Manufacturers that voluntarily offer employee benefits are subject to a variety of liabilities if they don't follow all the government rules.  Retirement plan administrators have been subjected to 15 class actions from one law firm challenging their investment choices and disclosures.  We oppose this kind of unnecessary, complex and costly litigation, and the Seventh Circuit agreed.  Hecker v. Deere & Co.

Similarly, a pension plan administrator was sued for paying benefits to an employee's first wife after the employee failed to change the records on file at work to reflect his second marriage.  We opposed allowing a claim against the administrator, and the Supreme Court agreed.  Kennedy v. DuPont Plan Administrator .

The latest problem for manufacturers is mandated health care.  Local governments are now starting to mandate minimum payments for health care, and we supported a challenge to such a requirement in San Francisco based on preemption by federal law.  The federal government will be stating its position to the Supreme Court in this case shortly.  Golden Gate Restaurant Assoc. v. San Francisco .

Liability to Shareholders  

Shareholders are the most important constituents of a corporation.  Without them, companies could not exist.  So companies try hard to make accurate statements to them and others about the business.  When stock values decline, shareholders sometimes sue, claiming fraud by the company.  We asked the Supreme Court to review one of these suits to resolve what burden of proof the plaintiffs must bear in showing causation of loss. Gilead Sciences, Inc. v. St. Clare . Unfortunately, the petition was denied.

Contract Disputes  

Normally, a manufacturers' organization like the NAM would not have a dog in the fight between two parties in a contract dispute.  But when parties agree to arbitrate, that agreement should be binding.  We asked the Supreme Court to review a decision that undermines an arbitration provision designed to preclude class actions, but it declined.  American Express Co. v. Italian Colors Rest.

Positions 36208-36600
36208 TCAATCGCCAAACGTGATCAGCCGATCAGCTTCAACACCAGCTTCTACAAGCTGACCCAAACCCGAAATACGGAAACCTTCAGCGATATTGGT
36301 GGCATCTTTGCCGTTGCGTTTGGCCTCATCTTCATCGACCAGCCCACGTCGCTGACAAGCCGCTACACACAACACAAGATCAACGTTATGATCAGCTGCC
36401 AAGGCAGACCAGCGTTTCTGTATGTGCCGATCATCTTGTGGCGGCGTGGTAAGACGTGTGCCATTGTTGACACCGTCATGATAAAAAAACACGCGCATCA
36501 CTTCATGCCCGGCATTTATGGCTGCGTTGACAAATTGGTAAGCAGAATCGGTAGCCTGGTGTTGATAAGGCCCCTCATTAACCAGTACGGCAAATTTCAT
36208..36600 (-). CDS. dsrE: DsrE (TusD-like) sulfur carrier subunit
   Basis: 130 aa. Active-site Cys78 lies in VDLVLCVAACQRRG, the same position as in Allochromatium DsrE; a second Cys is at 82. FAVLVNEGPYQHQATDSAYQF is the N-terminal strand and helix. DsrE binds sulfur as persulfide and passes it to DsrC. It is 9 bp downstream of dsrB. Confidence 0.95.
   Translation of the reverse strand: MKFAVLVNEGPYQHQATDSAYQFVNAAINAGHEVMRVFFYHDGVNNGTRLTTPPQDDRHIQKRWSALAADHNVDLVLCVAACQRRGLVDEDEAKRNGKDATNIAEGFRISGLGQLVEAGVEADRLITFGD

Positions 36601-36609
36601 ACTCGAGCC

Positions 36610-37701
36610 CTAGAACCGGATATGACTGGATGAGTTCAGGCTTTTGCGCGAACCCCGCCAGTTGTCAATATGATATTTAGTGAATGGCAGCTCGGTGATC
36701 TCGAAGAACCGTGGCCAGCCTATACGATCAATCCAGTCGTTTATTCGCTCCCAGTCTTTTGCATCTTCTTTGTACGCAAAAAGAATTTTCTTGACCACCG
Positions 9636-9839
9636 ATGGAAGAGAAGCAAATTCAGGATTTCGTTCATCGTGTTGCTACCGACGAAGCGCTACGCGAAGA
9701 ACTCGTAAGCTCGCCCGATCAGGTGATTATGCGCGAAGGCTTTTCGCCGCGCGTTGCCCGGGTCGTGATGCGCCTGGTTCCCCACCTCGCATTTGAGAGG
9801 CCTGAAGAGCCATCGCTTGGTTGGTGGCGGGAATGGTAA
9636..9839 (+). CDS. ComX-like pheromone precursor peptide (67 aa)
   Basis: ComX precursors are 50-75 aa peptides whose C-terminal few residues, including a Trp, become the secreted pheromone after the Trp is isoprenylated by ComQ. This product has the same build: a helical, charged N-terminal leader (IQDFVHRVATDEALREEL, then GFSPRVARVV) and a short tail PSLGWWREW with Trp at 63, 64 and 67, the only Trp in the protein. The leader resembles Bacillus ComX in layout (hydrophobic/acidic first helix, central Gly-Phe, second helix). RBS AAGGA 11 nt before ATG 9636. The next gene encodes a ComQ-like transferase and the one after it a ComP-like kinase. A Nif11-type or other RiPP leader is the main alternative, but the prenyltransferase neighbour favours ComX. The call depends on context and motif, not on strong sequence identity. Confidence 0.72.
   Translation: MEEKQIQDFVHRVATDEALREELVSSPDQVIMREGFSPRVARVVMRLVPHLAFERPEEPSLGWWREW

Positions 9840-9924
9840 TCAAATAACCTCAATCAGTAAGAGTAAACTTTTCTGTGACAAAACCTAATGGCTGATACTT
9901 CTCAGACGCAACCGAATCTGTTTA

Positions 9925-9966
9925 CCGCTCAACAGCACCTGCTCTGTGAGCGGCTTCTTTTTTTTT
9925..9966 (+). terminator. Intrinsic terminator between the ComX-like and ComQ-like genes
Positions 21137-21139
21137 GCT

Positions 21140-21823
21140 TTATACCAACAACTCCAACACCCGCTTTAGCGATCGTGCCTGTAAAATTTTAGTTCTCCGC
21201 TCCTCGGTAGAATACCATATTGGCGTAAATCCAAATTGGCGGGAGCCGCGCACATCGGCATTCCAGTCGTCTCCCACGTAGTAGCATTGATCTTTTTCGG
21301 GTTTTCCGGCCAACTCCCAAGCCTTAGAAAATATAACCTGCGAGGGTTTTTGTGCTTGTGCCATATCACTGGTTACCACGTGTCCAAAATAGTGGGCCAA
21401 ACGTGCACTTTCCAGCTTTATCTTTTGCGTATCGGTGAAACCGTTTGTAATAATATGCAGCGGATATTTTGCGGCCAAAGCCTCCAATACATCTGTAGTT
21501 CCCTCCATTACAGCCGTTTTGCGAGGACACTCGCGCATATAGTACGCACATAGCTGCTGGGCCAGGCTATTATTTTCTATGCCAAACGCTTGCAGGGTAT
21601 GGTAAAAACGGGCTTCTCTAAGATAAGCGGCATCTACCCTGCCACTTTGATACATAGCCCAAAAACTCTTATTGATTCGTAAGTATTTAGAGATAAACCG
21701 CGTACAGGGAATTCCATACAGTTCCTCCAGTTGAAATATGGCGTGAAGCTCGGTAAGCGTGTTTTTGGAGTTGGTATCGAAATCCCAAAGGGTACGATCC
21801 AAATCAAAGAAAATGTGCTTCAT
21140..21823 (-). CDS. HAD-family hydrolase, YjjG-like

Similarly, manufacturers must be able to rely on existing contractual rights and obligations when they are involved in mergers.  We filed a brief in a federal appeals court supporting the sanctity of existing contracts during mergers.  Kerr-McGee Corp. v. M.D. Mark, Inc. (10th Cir.).

Creating Jobs and Advancing the Economy  

Even efforts to improve our electric grid are grist for lawsuits.  The Department of the Interior is defending a lawsuit brought by 15 environmental groups to stop the designation of energy corridors in the western United States , specifically the West-wide Energy Corridors.  In December, the NAM and five other groups filed a motion to intervene on the side of the Department.  Wilderness Society v. Department of the Interior (N.D.Cal.).


When all branches of government work together to ensure fairness, clarity and efficiency in regulation and the administration of justice, we will be better able to address the other serious challenges of the world.  The NAM 's Manufacturing Litigation Center takes on a seemingly endless string of court cases to keep litigation as fair and efficient as it can be.   From the day they are conceived by their shareholders to the day they are ended by competition or litigation, manufacturers must live within an increasingly complex and often conflicting set of legal requirements at the local, state, national and international levels.  By raising our voice in the courts, we highlight these problems, offer solutions, and provide a critical perspective to those judges who hold much of our future in their hands.


Please visit our rejuvenated Manufacturing Law Center to see further details on these and other cases affecting manufacturers. If you know of cases where NAM involvement could help provide the courts with the important perspective of manufacturers, please let us know. We may be able to help.

Quentin Riegel
Vice President, Litigation & Deputy General Counsel
(202) 637-3058 "¢

National Association of Manufacturers
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Washington, DC 20004-1790